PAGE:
1877 – Irish Temperance League, Nos.16-20 Lombard Street, Belfast
4-storey, 3-bay, stucco building constructed to house a temperance café which operated until 1966. The architect Joseph C. Marsh was a Quaker working in Belfast who was hired by the Irish Temperance League to design coffee stands across the city. Published in The Irish Builder, April 1 1877. Demolished in 1991.
“The new building recently commenced inLombard-street is intended as the head quarters of this now powerful organisation. Only a few years since it occupied a single back office in a neighbouring street, but its operations have latterly become so extensive that the executive determined to rear a structure for themselves adequate to their increased requirements. They are also embracing the opportunity of establishing a Temperance cafe, which will vie in the completeness of its appointments with those already established in several large cities. The frontage to Lombard-street measures 48 ft., with a rere of 56 ft., and height to top of parapet of 58 ft. The entrance to upper floors is in the centre, with a shop for letting on the side not occupied by the cafi. On the first floor there will be two large offices, and the assembly room, which seats about 200. The central staircase, which is of oak, and 5 ft. 6 in. wide, divides into two wings as it approaches the first floor. One of them leads to the body of the assembly room, gallery, &c, and the other to the platform, anteroom, and front seats. The offices to be occupied by the League are situated on the second floor, and are 26 ft. by 26 ft., with a storeroom in addition. On the third floor there is a room 21 ft. by 12 ft. 6 in., in which the preparation of the various delicacies required in the establishment below will be carried on. On this floor is a caretaker’s dwelling, consisting of three apartments.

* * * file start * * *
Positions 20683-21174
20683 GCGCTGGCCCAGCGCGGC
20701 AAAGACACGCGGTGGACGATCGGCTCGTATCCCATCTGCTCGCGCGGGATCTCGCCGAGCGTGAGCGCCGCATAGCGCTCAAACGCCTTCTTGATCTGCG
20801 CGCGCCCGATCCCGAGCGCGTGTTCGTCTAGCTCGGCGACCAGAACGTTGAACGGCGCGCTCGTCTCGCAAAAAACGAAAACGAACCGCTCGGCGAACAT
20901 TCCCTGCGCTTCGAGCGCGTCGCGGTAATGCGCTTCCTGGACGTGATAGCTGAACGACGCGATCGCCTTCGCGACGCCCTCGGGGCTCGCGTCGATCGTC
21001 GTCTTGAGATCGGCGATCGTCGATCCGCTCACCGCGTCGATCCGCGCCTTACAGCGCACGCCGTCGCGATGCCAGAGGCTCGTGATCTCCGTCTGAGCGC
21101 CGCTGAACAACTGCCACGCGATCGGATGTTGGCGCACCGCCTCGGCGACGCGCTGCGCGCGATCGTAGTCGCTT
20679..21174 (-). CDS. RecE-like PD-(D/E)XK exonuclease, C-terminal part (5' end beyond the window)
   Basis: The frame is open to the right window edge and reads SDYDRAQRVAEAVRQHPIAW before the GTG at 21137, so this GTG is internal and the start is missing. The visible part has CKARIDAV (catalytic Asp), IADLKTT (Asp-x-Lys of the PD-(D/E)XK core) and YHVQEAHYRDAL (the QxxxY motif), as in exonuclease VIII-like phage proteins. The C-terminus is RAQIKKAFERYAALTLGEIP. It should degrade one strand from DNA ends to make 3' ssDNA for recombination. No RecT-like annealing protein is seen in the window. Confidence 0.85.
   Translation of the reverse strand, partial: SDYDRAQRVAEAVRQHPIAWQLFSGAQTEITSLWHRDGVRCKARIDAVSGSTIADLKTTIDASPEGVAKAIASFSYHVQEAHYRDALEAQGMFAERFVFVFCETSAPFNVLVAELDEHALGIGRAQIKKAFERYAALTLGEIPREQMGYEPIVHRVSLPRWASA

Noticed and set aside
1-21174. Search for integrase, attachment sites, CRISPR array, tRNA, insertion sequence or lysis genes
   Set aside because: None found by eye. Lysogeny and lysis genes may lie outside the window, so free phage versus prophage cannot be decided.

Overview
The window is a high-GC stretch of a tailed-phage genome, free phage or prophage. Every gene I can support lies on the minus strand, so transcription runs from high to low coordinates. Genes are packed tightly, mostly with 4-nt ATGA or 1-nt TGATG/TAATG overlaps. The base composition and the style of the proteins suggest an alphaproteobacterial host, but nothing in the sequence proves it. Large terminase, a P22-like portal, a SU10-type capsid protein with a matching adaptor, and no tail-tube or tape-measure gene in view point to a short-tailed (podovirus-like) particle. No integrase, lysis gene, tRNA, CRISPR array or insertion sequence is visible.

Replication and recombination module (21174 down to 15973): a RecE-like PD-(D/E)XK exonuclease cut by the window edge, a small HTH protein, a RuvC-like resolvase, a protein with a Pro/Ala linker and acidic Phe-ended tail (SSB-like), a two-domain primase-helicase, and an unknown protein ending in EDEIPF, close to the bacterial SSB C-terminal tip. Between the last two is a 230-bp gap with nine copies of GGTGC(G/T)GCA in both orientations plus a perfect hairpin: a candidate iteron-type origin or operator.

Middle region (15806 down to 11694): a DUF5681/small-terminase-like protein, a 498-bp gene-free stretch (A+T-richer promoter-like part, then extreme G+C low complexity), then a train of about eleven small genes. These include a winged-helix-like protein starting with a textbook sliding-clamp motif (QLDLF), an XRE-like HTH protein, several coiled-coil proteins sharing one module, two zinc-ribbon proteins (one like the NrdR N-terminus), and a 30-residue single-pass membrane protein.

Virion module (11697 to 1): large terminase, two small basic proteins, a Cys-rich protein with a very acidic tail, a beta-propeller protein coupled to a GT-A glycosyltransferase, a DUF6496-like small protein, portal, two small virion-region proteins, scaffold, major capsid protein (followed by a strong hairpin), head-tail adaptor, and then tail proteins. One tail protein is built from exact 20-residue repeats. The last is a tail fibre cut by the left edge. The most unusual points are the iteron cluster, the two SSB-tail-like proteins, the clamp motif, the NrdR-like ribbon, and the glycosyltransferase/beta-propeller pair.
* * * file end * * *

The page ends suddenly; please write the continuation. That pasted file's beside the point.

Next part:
The scullery opens out to a flat concrete roof which serves as a yard, although at a height of 40 ft. from the ground. The front will be of Portland cement, with columns on the first floor of polished granite 7 in. diameter, from the Bessbrook Quarries. The surbases of front pilasters are proposed to be of Minton’s encaustic tiles, set in iron frames. The front of the projecting balcony will contain the name of tho building, cut in slate, and gilded.
The estimated outlay is about .£3,500, raised by debentures ; and the building is being erected by Mr. Thomas McArthur, from the designs and under the superintendence of Mr. Joseph C. Marsh, architect. The Irish Temperance League is also engaged in erecting coffee-stands in various parts of the town, from designs by the same architect.”